TOUHOU GENSO RONDO: BULLET BALLET
Ballet: An artistic dance form performed to music, using precise and
highly formalised set steps and gestures.
Rondo: Bullet Ballet kinda fills those shoes, but the word
“bullet” in there might give you a hint as to what’s in store. This
ain’t no Black Swan.
Instead it’s a deft collision
of bullet hell shooters (aka “danmaku”, which is basically the
Japanese way of saying “barrage”), one-on-one fighting games and
gorgeous manganese graphics. Uh, not the chemical element – think
Japanese anime. OK, so we sucked at words just then.
proliferation of shit “reality” TV shows and endless Hollywood
visitations upon things we’ve all seen before, you could be forgiven
for believing that creativity is hobbling about, readying its final
disillusioned breath. TGR:BB gives us hope. Born from a
one-person fan-made shooter series, the combination of shmup and
fighter rates high on the good idea scale. Not least of all with the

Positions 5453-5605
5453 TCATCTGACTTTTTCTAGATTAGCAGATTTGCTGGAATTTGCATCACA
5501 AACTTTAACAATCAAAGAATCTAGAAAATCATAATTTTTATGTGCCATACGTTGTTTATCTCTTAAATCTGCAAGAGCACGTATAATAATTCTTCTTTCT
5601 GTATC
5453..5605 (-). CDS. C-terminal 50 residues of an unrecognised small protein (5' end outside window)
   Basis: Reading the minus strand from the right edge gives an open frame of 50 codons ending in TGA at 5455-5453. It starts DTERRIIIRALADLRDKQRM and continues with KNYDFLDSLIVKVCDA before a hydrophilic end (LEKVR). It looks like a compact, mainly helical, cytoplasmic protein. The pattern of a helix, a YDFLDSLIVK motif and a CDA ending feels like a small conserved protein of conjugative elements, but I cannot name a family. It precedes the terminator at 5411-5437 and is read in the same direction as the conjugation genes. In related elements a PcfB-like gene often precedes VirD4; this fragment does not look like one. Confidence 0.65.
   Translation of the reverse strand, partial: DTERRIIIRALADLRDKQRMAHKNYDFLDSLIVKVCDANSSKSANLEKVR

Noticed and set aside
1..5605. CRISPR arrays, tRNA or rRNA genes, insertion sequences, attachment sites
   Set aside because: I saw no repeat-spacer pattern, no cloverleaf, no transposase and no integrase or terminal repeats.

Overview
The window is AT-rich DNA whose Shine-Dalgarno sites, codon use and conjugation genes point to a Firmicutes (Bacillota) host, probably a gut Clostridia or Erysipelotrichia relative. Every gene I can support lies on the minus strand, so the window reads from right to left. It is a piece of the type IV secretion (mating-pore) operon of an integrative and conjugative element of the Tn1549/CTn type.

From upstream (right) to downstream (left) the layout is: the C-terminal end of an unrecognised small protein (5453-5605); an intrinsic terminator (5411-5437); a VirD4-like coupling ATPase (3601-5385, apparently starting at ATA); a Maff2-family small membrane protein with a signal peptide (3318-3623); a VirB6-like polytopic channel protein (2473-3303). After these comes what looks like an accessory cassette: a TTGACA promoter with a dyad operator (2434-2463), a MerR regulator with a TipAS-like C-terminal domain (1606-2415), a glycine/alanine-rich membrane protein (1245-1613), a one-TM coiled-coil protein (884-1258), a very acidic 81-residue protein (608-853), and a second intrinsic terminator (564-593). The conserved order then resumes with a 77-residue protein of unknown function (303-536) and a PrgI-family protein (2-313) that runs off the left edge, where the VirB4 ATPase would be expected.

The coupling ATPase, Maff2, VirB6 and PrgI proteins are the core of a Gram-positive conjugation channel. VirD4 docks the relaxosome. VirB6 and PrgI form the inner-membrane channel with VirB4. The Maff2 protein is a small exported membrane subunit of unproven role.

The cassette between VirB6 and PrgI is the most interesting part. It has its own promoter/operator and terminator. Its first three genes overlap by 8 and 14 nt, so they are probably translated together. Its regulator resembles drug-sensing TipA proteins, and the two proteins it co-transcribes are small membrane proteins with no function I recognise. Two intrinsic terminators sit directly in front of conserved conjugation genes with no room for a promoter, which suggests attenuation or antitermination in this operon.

fabulously vacuous-yet-compelling dialogue. We’re not sure if it’s
just due to a lost in translation scenario, but boy did it make us
You choose one of up to 12 girlie fighters (hello
DLC!) and let loose various varieties of, well, bullet hell upon
your opponents. Occasionally you might move in closer for a brief
spot of slappity-slappity biffo, or cast a spell and go in for the
2D shmup boss mode-styled kill.
The tutorial is a bag of
shite, so you can feel lost at first once you hit either the story
or arcade mode. A great way to learn the ropes is local two-player,
whereas online is like a cheap Tinder knockoff when it comes to
TGR:BB is far from perfect, but the
glorious cheekiness of banging these genres together delivers oodles
of fun. It may be ephemeral, but damn you’ll have some fun while
you’re en pointe with it.